• Strong opioids are generally not recommended
  • Should only be considered for moderate to severe pain unresponsive to conventional treatment and only after all other pharmacological & non-pharmacological therapies have been exhausted


  • It is a nonergot-derivative dopamine receptor agonist
  • Pramipexole provides greater improvement in the mean pain score after 14 wk of study; however, higher doses were used than many patients can tolerate
    • Hence, further study is needed to evaluate the efficacy & safety of Pramipexole
    • Its use may be limited in patients refractory to multiple approved or better established medications

Serotonin-Norepinephrine Reuptake Inhibitors (SNRIs)

  • These agents have greater neuroreceptor selectivity; considered more potent & are better tolerated than older TCA


  • Approved for the treatment of FM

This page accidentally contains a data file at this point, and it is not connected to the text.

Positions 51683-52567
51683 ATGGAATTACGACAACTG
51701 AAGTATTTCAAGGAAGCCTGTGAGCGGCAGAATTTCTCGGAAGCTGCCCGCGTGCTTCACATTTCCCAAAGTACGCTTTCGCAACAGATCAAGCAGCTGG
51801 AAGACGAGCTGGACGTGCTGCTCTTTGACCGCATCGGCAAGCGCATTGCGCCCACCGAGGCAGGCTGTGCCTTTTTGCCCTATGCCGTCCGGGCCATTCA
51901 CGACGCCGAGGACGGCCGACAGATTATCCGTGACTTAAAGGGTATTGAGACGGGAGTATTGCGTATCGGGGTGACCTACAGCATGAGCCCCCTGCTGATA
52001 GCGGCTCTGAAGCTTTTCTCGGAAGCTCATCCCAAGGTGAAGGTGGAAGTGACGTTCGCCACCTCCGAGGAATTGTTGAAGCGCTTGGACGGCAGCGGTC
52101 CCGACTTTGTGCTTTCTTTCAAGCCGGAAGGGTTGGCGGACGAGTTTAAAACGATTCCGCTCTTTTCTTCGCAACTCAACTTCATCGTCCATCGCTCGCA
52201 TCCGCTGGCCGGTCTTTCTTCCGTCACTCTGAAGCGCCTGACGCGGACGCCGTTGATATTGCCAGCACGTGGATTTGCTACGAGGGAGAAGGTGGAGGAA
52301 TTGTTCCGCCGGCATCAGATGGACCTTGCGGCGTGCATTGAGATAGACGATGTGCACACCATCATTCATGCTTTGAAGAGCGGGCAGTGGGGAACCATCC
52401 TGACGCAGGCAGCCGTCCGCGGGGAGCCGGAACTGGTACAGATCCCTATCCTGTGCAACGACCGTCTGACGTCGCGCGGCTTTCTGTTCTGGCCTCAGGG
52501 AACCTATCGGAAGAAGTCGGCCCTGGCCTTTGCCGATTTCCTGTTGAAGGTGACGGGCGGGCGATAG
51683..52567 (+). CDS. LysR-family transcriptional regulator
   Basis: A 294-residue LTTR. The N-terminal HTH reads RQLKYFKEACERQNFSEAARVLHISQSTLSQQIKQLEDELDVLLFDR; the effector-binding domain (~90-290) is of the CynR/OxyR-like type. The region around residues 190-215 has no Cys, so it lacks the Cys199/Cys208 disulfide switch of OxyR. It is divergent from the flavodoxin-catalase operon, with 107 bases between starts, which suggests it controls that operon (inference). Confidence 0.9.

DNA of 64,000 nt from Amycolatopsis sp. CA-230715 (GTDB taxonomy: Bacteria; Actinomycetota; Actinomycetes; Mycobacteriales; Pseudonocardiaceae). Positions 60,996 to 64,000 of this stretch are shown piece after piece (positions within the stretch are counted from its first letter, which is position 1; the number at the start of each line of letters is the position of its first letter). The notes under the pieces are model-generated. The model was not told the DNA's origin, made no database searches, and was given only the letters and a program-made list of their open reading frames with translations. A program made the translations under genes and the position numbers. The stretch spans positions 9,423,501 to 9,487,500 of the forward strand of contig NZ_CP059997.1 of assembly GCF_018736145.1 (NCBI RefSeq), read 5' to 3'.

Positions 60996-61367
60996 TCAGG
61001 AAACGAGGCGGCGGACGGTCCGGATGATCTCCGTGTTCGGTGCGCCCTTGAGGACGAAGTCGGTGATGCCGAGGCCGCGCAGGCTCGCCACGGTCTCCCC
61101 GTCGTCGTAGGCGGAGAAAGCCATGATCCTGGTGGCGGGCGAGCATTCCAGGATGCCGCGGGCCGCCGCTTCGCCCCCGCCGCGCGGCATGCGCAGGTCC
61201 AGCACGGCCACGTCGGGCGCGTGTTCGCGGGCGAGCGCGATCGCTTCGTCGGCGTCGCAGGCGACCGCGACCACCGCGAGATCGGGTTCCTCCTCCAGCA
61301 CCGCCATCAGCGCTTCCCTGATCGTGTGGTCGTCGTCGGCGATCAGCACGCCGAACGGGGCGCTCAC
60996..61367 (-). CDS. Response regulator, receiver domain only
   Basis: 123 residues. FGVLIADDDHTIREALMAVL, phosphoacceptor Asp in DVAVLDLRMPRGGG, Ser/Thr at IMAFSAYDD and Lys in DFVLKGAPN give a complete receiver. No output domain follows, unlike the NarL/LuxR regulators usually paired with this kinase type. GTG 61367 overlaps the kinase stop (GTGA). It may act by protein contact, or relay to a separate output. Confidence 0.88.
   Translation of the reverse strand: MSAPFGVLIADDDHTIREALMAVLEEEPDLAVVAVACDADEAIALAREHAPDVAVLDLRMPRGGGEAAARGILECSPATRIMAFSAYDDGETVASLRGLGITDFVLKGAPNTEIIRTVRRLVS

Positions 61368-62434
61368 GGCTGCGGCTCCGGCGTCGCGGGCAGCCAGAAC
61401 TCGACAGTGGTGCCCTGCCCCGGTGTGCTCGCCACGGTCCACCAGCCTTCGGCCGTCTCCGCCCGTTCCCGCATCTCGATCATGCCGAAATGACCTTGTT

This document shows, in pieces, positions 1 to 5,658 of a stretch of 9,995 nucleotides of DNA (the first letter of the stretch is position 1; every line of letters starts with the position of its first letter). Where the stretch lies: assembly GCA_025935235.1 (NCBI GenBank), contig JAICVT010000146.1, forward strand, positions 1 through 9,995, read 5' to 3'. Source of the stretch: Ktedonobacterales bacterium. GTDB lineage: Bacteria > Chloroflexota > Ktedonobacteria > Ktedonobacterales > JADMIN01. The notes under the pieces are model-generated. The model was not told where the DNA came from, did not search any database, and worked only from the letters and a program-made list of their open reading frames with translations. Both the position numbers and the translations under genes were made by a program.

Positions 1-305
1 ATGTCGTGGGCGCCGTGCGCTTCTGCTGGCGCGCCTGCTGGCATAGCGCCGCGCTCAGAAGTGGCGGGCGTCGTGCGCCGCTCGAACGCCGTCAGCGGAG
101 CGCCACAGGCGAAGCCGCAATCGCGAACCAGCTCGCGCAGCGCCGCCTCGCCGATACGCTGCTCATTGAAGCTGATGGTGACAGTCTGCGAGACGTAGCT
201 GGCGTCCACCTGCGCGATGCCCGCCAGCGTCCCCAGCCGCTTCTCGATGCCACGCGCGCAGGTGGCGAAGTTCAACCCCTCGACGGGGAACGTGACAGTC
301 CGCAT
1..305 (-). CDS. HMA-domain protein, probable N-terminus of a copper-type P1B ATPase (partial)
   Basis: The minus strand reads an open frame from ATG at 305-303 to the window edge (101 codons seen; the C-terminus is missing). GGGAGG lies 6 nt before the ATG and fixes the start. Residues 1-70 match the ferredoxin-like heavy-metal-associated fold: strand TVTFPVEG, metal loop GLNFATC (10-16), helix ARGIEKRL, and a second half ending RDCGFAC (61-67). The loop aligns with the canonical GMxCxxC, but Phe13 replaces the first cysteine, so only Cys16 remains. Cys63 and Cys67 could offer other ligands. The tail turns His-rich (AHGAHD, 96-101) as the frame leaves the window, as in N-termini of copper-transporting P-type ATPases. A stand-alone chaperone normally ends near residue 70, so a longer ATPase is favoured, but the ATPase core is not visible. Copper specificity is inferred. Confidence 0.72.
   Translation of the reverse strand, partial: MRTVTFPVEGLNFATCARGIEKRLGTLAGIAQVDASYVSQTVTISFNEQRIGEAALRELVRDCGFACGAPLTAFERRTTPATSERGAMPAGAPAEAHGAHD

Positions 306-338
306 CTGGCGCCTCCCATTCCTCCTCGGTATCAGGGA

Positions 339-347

• Highly selective inhibitor of serotonin (5-HT) reuptake
  • Significantly reduces pain severity & improves global assessments
    • Majority of its impact on pain was a direct effect
  • Also improves mental fatigue but not general fatigue
  • Based on meta-analysis, Duloxetine was found to be superior than placebo & Milnacipran in providing pain relief
  • Based on a pivotal study, it was shown that Duloxetine neither helped nor hindered sleep quality
  • Best tolerated in the morning


  • Approved for the treatment of FM
  • It has mild N-methyl-D-aspartate inhibitor properties
  • Reduces pain & improves global status & physical function in patients w/ FM
  • May be used as an initial therapy in patients who have exhaustion
  • Similar to Duloxetine, Milnacipran does not interfere w/ sleep nor does it help w/ sleep

Selective Serotonin Reuptake Inhibitors (SSRIs)